targets. Such weapons would kill and destroy in a necessarily
indiscriminate manner, on account of the blast, heat and radiation
occasioned by the nuclear explosion and the effects induced; and
the number of casualties that would ensue would be enormous. The
use of nuclear weapons would therefore be prohibited in any circumstance,
notwithstanding the absence of any explicit conventional prohibition.
" (International Court of Justice Report, 8 July 1996, para
28. The circumstances under which Britain's
nuclear weapons might be used are, therefore, an extremely important
aspect of this entire debate. Any suggestion that Britain or any
other nuclear weapon state might be attempting to lower the threshold
deserves to be subject to very careful scrutiny, as this would
have major potential implications for non-proliferation and international
29. The more that the nuclear weapon states
appear to be expanding the roles afforded to their nuclear weapons
the greater are the implications for the non-proliferation regime.
This is because the deal underpinning the entire non-proliferation
regime, embodied in the Nuclear Non-Proliferation Treaty (NPT),
is that those states entitled to retain nuclear weapons (pending
their eventual abolition) do so on the basis that they gain no
explicit coercive military advantage over non-nuclear weapon states
by so doing.
30. That is why the five acknowledged nuclear
weapon states have provided negative security assurances (NSAs)
to non-nuclear weapon states parties to the NPT. The UK issued
its NSA in 1978. In 1995 these assurancesincluding the
UK'swere reiterated and strengthened into political commitments
to coincide with the indefinite extension of the NPT. Although
these are not legally binding they do constitute very important
31. "The United Kingdom will not
use nuclear weapons against non-nuclear-weapon States parties
to the Treaty on the Non-Proliferation of Nuclear Weapons except
in the case of an invasion or any other attack on the UK, its
dependent territories, its armed forces or other troops, its allies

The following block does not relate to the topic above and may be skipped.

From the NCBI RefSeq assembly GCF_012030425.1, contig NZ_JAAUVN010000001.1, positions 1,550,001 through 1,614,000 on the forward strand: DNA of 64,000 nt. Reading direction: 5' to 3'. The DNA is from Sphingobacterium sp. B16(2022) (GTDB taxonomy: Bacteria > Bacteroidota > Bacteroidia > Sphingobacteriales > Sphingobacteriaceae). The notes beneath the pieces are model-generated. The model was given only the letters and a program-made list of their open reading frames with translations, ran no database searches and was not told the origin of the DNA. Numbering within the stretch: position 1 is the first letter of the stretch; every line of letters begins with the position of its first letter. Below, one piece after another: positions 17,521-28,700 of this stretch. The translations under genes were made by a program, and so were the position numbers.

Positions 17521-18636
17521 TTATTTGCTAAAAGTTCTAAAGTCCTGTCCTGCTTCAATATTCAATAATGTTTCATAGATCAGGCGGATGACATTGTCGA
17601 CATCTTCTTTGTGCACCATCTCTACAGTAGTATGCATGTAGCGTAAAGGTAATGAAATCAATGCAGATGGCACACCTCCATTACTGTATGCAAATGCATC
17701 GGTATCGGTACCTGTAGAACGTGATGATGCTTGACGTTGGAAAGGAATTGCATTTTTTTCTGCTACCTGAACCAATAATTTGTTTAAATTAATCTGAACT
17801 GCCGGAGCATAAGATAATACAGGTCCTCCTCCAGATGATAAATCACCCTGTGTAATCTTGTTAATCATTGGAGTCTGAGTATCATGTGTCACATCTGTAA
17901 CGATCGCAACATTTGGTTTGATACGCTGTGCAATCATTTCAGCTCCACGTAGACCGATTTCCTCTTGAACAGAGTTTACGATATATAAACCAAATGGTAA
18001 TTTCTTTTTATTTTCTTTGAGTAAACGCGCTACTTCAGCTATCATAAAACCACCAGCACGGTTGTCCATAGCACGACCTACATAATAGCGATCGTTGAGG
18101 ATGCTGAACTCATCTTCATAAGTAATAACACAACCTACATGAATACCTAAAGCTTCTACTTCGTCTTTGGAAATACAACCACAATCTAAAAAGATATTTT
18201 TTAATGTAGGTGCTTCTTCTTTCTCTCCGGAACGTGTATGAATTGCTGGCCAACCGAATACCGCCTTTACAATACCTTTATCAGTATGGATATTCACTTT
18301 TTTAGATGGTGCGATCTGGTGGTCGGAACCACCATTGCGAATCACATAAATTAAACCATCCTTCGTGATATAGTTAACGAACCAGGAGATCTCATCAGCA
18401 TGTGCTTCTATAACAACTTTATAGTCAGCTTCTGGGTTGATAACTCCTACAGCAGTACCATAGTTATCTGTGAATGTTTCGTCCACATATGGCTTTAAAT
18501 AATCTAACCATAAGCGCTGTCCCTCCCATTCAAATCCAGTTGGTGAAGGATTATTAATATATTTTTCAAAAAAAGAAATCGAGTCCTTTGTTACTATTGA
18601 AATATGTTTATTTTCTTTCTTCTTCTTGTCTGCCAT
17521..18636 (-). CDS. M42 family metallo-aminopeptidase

or on a State towards which it has a security commitment, carried
out or sustained by such a non-nuclear-weapon State in association
or alliance with a nuclear-weapon State." 
32. Again, the provision of these assurances
was an extremely important element of a package of measures offered
to non-nuclear weapons states by way of reassurance that their
continued abstinence would not result in any diminution of their
security vis-a"-vis being subject to nuclear threats
33. As a corollary, the nuclear weapon states
offered positive security assurances by way of stating their commitment
to come to the assistance of non-nuclear weapon states that found
themselves subject to nuclear threats, or which became victims
of actual nuclear attack.
34. Hence, it is extraordinary that this
White Paper contains no reference to the UK's Negative Security
Assurance. Its omission deserves explanation by the Government
and reassurance that the United Kingdom remains committed to its
terms. If this is no longer the case it could have profound implications
for the non-proliferation regime.
35. This leads naturally to a closer examination
of UK nuclear doctrine.
UK nuclear doctrine
36. The White Paper states:
"We would only consider using nuclear
weapons in self-defence (including the defence of our NATO allies),
and even then only in extreme circumstances. The legality of any
such use would depend upon the circumstances and the application
of the general rules of international law, including those regulating
the use of force and the conduct of hostilities. " (Para
2-11, p 14.)
37. (The question of legality will be considered
in the second part of this submission.) The language of the White
Paper compares to previous statements by the then Defence Secretary
in 2002 who said that Britain's nuclear weapons "...would
be used only in what are described as extreme conditions of self-defence
I can stress
that nuclear weapons would be used proportionately
and consistently with our obligations in international law.
" (Rt Hon Geoff Hoon, Secretary of State for Defence, Official
Report, 17 June 2002, Column 11.)
38. In 2004, a Foreign Office Minister said
that "the circumstances in which any use of nuclear weapons
might have to be contemplated would be extremely remote, and that
we would use them only in extreme circumstances of self-defence
and in accordance with our obligations under international law.
" (Bill Rammell, 16 March 2004, col 297.)
39. This might give the impression that
only if the UK were on the point of invasion or had already been
subject of nuclear attack, would the British government even contemplate
using its nuclear weapons. On that basis, in the absence of an
overwhelming military power, that has territorial ambitions towards
the UK itself, it would be almost impossible to imagine when the
UK might even need to think about launching its nuclear weapons
40. But before drawing such a conclusion
one first needs to explore this language more closely, including
the refusal to adopt a "no first use" policy (repeated
in the White Paper in para 3-4. p 18).
41. The government continues to rule out
a `no nuclear first use' policy because it wants to retain the
option of being the first to use nuclear weapons in conflict.
This stance was originally predicated on a Cold War scenario whereby